Muhammad Salah Eldin Bahgat Ahmad Helmy was an Egyptian poet, lyricist, playwright, and cartoonist known as “Salah Jaheen” or “Salah Jahin.”Jaheen was born into a middle-class family in Cairo’s Shobra area in 1930. He went to Cairo University to study law.
He began working as a cartoonist for the Egyptian weekly magazine “Rose al-Yousef” in 1955. He became the editor-in-chief of the new magazine “Sabah el-Khair” a year later, and then he joined Al-Ahram.Jaheen, along with Fuad Haddad, was instrumental in the creation of Egyptian colloquial poetry. In actuality, the phrase “shi’r al-ammiya,” or “Arabic colloquial poetry,” was coined in 1961 by a group of young poets known as “Jama’t Ibn Arus,” which included Salah Jahin, Abd Al-Rahman Abnudi, Fuad Qaud, and Sayyid Hijab.
Previously, poetry written in colloquial Egyptian Arabic was considered a folkloric and poor art created by and for the ignorant masses, while the name “Shi’r” (Arabic for poetry) was limited to poetry written in Modern Standard Arabic.
He wrote a number of puppet theatre plays. He was also recognized for his nationalist and patriotic songs, many of which were performed by the great Egyptian vocalist Abdel Halim Hafez during Gamal Abdel Nasser’s revolutionary era. The poet was greatly influenced by the 1952 Revolution, and he was dubbed the “semiofficial poet of the revolution” at times.
Jahin’s poems usually feature metaphysical and philosophical themes, questioning the purpose of human life, the nature of good and evil, human and divine will, and the limits of human pursuit of freedom and happiness, in addition to political poetry. Jaheen received the Egyptian Order of Science and Arts of the First Class in 1965. Salah Jaheen’s family travelled around Egypt as a child due to his father’s employment as a judge.
Revital Force Of Vernacular Poetry
From a young age, he was able to explore the complexity and diversity of Egyptian society.He became one of the most prominent vernacular poets in modern Egypt because of his real, basic yet profound language, as well as his ability to penetrate to the heart of the Egyptian mentality; falling somewhere between criticism, optimism, and wit.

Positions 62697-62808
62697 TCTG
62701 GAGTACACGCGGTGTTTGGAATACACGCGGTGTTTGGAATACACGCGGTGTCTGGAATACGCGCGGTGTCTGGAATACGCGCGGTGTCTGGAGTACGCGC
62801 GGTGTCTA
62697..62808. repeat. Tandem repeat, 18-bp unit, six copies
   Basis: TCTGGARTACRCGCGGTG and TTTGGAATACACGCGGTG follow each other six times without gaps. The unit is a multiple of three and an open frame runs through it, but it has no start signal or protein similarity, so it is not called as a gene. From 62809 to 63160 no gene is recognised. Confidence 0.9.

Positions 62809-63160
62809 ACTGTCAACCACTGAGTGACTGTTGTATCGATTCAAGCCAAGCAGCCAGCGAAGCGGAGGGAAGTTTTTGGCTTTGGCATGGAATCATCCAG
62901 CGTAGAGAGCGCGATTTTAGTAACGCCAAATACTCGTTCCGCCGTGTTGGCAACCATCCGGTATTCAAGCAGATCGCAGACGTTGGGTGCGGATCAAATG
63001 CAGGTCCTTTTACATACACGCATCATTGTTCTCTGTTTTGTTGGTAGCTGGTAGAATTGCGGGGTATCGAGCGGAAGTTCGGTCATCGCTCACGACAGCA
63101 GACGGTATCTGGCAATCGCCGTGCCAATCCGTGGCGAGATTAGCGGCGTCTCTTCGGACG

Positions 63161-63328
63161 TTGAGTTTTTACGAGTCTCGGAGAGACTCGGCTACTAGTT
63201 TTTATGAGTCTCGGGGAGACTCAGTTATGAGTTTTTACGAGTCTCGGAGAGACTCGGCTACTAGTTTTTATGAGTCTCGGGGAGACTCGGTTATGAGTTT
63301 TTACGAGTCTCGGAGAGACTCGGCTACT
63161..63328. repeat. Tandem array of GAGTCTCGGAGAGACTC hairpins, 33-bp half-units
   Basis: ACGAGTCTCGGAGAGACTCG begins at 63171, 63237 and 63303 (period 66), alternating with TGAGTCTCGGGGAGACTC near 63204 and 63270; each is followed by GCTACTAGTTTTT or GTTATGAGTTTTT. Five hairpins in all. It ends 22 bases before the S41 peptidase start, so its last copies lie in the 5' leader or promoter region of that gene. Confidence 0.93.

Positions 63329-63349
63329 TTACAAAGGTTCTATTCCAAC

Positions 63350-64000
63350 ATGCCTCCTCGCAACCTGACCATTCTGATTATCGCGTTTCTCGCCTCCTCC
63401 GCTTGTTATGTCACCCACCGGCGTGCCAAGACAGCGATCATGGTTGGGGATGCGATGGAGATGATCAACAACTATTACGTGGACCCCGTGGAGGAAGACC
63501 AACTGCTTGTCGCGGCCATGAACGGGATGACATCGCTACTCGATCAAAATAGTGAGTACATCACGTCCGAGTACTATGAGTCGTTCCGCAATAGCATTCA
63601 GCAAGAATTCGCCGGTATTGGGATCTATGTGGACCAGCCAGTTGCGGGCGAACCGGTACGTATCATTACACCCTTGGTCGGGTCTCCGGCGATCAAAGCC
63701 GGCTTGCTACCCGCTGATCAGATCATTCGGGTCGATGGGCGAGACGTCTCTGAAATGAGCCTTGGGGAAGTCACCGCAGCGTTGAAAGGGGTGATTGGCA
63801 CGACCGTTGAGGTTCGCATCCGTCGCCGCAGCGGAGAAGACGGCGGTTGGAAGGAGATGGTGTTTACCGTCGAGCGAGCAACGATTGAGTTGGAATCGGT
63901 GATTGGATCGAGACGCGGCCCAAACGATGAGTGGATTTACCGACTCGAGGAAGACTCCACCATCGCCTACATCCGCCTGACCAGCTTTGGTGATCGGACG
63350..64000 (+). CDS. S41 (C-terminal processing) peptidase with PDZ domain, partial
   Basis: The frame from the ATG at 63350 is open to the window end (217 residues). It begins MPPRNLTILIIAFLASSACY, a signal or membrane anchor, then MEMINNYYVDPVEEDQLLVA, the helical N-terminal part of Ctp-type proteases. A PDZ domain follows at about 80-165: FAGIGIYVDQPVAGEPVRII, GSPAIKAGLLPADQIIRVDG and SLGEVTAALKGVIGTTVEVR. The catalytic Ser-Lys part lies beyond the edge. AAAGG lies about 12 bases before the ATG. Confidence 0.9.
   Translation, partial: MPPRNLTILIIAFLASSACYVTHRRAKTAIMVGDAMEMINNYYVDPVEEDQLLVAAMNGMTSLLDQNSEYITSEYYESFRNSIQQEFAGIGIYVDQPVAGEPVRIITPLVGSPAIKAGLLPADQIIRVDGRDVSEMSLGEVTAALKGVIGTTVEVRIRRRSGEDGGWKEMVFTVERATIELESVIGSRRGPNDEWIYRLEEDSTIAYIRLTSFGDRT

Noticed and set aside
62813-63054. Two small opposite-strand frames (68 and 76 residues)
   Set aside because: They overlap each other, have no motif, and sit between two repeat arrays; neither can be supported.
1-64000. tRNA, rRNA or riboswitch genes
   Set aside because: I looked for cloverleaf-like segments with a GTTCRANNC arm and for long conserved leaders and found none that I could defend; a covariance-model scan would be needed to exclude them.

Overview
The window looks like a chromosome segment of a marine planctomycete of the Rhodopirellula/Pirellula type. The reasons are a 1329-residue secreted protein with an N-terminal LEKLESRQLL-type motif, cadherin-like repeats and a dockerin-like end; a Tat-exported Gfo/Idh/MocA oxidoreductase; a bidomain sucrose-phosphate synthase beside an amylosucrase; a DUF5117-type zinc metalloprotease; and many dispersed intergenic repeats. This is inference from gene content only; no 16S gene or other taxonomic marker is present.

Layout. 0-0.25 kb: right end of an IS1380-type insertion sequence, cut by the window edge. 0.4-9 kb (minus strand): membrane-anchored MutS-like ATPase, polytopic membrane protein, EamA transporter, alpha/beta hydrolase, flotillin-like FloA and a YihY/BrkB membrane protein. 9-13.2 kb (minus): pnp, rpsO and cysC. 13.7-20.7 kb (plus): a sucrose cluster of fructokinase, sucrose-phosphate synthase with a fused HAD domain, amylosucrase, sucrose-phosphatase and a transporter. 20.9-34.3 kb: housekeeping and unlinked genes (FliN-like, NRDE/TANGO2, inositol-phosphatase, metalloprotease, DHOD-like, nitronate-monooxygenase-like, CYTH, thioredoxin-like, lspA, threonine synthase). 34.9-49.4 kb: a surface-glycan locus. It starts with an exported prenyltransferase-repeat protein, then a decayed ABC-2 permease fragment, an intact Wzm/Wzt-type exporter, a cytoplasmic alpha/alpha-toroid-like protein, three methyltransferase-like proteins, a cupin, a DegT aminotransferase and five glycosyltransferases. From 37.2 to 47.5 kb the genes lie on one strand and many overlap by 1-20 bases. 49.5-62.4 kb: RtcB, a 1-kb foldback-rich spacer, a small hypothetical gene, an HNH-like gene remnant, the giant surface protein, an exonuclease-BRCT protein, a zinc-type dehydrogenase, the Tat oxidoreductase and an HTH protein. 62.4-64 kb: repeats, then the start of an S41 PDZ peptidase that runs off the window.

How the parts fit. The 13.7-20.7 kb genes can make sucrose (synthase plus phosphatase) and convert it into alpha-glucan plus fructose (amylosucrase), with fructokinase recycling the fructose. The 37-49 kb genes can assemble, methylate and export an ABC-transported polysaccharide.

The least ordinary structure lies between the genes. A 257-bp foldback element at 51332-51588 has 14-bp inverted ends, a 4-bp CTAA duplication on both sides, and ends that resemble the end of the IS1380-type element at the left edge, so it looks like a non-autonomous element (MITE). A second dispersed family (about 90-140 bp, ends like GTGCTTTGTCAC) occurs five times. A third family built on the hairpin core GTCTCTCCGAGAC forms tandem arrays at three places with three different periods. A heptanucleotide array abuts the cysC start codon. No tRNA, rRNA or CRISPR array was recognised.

Following in the footsteps of the great poet Beiram Al Tounsy, he revitalized vernacular poetry with his lifelong friend, colloquial poet Fouad Haddad.Jaheen was recognized as the “poet of the revolution” because of his songs, which were not political but had an innate nationalistic flair, which was arguably the key to his poetry’s timelessness.Before and after the 1952 revolution, he created lyrics that transcend time and geography, evoking the same exquisite emotions of camaraderie, patriotism, and unconditional love for one’s country that were present during the 25 January revolution.
A Patriot At Heart
Jaheen’s patriotic songs were broadcast frequently throughout the protests in Tahrir Square to elicit passion and inspire the demonstrators. Soura (Photograph), for example, is as relevant today as it was when it was written: “A photograph, all of us need to be recorded in a photograph, a photograph of the happy people beneath the triumphant flag.”Salah Jaheen’s songs reflected his belief in resistance, optimism, and the rights to social justice, liberty, and people power. His patriotic songs, written in collaboration with renowned singer Abdel Halim Hafez and Kamal El Taweel, have been sung by many of Egyptians for the past sixty years, highlighting the significance of unity and solidarity among all Egyptians.His astonishing words have the power to change failure into resistance and urge hope to rise again with a real belief in future successes, resulting in his worldwide appeal. Ala Esm Masr (In the Name of Egypt, 1971) is an excellent example, and who can forget his famous quartets, which combine wisdom with simplicity?
Jaheen was a well-known cartoonist, screenwriter, and actor in addition to his poems. In 1956, this multi-talented artist served as editor-in-chief of Sabah el Kheir magazine before joining Al-Ahram.Khali Balak Men Zouzou (Take Care of Zouzou), from 1972, is one of his cinematic masterpieces. The film, featuring the great Souad Hosny, was shown in Egyptian theatres for nearly a year, and the soundtrack and narrative are profoundly buried in Egypt’s social history. Jaheen was the first Egyptian film to feature poetic narration. Based on the folktale of Shafiqa and her brother Metwali, the 1978 film Shafiqa We Metwali (Shafiqa and Metwali) depicted Egypt’s socioeconomic history during the construction of the Suez Canal.
In 1965, Salah Jaheen received the Egyptian Order of Science and Arts First Class.He died in 1986, leaving the world a wonderful artist whose humanity, spontaneity, and talent continue to inspire 25 years later.He is, without a doubt, the poet of all revolutions.